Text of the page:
GPs should continue to treat patients aged 16 and 17 in primary care even though the epilepsy register now starts at 18 years, as Dr Andrew Orr explains


General practitioners certainly surprised the Department of Health, if not themselves, with their achievements in the first year of the QOF. The overall high point scores indicate that most practices attempted to gain points in all the individual clinical areas.

The 86.8% achievement for epilepsy indicators1 in England was, however, rather less than the overall 92.3% achievement across all the clinical domains, and was second from the bottom of the achievements table, with the COPD indicators coming in last.2 There is, therefore, some scope for improved effort.

The original QOF epilepsy indicators were a fair attempt to launch the condition as an item of chronic disease management (CDM), but there were shortcomings as discussed in Guidelines in Practice, August 2005.3 So do the revised QOF2 indicators address these issues, and do they enhance the case for epilepsy CDM in primary care?

New indicators

At first glance, the revised epilepsy indicators look just the same as before, and even on second inspection the changes are small (Table 1).

Table 1: Clinical indicators for epilepsy
Disease indicator
Clinical indicator
Points Payment stages
      Min (%) Max (%)
The practice can produce a register of patients aged 18 and over receiving drug treatment for epilepsy
% patients aged 18 and over on drug treatment for epilepsy who have a record of seizure frequency in the previous 15 months
4 40 90
% patients aged 18 and over on drug treatment for epilepsy who have a record of medication review involving the patient and/or carer in the previous 15 months
4 40 90
% patients aged 18 and over on drug treatment for epilepsy who have been seizure-free for the past 12 months recorded in the previous 15 months
6 40 90

It is no surprise that a point has been subtracted from Epilepsy 5 now that registers have been established in practices. This has also happened in the allocation of points in other clinical indicators. The remaining points are distributed as before, with little correlation to the evidenced benefits, and little attempt to enhance good clinical care.

Patient register – Epilepsy 5

The change seen here and through all of the new indicators is the raising of the register age from 16 to 18. The rationale for this is that 'care for younger patients is generally undertaken by specialists'.4

The SIGN guideline on epilepsy in children and young people (SIGN 81)5 aspires to cover diagnosis and care in people up to 19 years of age; however, SIGN 70 (epilepsy in adults)6 does not state the age at which adulthood begins.

The NICE guideline on the diagnosis and management of epilepsies in adults and children (NICE 20)7 states that young people are defined as being 12–17 years of age. Helpfully it highlights particular issues that are important at this time in a patient's life:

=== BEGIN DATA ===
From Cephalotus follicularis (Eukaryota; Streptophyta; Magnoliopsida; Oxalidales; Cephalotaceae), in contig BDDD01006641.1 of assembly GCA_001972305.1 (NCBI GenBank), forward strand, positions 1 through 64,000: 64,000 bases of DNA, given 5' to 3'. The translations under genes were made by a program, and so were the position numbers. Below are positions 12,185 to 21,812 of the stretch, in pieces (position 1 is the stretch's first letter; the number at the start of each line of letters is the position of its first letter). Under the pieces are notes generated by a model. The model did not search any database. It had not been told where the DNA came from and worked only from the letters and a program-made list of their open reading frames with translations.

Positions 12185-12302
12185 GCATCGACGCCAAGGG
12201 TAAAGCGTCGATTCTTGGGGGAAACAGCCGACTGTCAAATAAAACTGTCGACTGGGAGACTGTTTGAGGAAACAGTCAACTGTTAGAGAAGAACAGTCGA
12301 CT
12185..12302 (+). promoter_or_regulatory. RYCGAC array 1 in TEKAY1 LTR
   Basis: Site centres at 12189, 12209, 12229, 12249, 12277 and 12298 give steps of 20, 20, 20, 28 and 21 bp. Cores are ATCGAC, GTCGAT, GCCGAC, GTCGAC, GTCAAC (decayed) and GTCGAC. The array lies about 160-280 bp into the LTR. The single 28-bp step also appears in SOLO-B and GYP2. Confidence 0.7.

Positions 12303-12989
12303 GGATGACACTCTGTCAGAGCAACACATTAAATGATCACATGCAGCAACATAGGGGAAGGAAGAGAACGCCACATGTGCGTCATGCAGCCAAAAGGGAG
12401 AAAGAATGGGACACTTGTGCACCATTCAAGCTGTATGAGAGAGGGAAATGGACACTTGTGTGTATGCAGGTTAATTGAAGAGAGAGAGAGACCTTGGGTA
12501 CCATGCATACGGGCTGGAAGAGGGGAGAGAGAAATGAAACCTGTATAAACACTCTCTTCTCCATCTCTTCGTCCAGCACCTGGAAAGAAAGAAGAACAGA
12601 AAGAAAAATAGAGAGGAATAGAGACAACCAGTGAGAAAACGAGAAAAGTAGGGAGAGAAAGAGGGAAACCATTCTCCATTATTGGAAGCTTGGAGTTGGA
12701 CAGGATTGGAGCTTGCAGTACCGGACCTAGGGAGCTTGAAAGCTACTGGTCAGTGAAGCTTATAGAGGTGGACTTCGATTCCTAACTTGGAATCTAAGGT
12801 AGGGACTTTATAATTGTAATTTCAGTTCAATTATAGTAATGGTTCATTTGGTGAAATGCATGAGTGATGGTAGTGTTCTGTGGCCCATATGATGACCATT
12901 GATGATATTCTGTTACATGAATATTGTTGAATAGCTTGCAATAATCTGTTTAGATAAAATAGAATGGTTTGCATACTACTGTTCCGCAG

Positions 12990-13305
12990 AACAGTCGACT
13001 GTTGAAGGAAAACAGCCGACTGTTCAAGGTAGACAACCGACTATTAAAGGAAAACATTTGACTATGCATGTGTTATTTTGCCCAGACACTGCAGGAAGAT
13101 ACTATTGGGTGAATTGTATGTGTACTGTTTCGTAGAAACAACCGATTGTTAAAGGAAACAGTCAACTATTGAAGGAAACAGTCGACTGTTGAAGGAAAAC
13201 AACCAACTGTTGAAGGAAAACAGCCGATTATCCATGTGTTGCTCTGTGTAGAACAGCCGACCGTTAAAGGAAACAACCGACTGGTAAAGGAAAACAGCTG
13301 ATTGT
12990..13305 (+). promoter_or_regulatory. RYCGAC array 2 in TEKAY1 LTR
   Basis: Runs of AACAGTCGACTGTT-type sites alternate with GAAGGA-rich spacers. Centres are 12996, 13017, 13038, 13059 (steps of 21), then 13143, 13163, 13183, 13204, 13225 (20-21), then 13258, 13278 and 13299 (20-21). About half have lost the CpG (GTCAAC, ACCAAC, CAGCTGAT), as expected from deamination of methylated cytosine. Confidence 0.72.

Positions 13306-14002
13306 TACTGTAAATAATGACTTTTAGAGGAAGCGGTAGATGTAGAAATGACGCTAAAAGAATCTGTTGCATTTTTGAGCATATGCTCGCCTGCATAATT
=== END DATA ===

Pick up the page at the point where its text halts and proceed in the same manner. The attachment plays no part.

• lifestyle and future career opportunities and decisions
  • driving and insurance issues
  • social security and welfare benefits issues
  • sudden death and the importance of adherence to medication regimens
  • issues surrounding the use of recreational drugs and alcohol
  • sexual activity issues
  • problems associated with sleep deprivation.

GPs can add to this as they know that teenagers are most likely to default from continuing care and, therefore, suffer the consequences. Having reached a suitable age, some teenagers with epilepsy will leave the parental home with its routine and supervision.These patients may have left school, their job prospects are poor and social deprivation threatens. It is particularly important that teenage girls with epilepsy are given accurate contraception advice and information on planning a pregnancy.

It, therefore, seems to be unwise to raise the register age to 18 thereby creating a 'black hole' in the continuing care of those patients with epilepsy who are at their most vulnerable at this stage of their lives. It would be good clinical practice to continue to maintain the register from age 16, while accepting that these teenagers (aged 16–18) will not contribute to QOF2 points.

Seizure frequency – Epilepsy 6

There is no argument that this indicator is based on evidence,8 and that it is an essential part of a structured review programme. Gleaning the information must be done with sensitivity, as patients often play down their seizure frequency because of work, driving, insurance or social issues.

Medication review – Epilepsy 7

In this indicator there is a significant addition, conveyed by the words 'involving the patient and/or carer'. The rationale expands this, 'to stress the importance of a face to face medication review, where clinically appropriate'.4

Whereas this might be desirable in a medication review in any CDM group, it is specifically more so with epilepsy, as the issues are altogether more complex (Box 1). This is likely to be more efficiently addressed by a face to face approach, which is encouraging.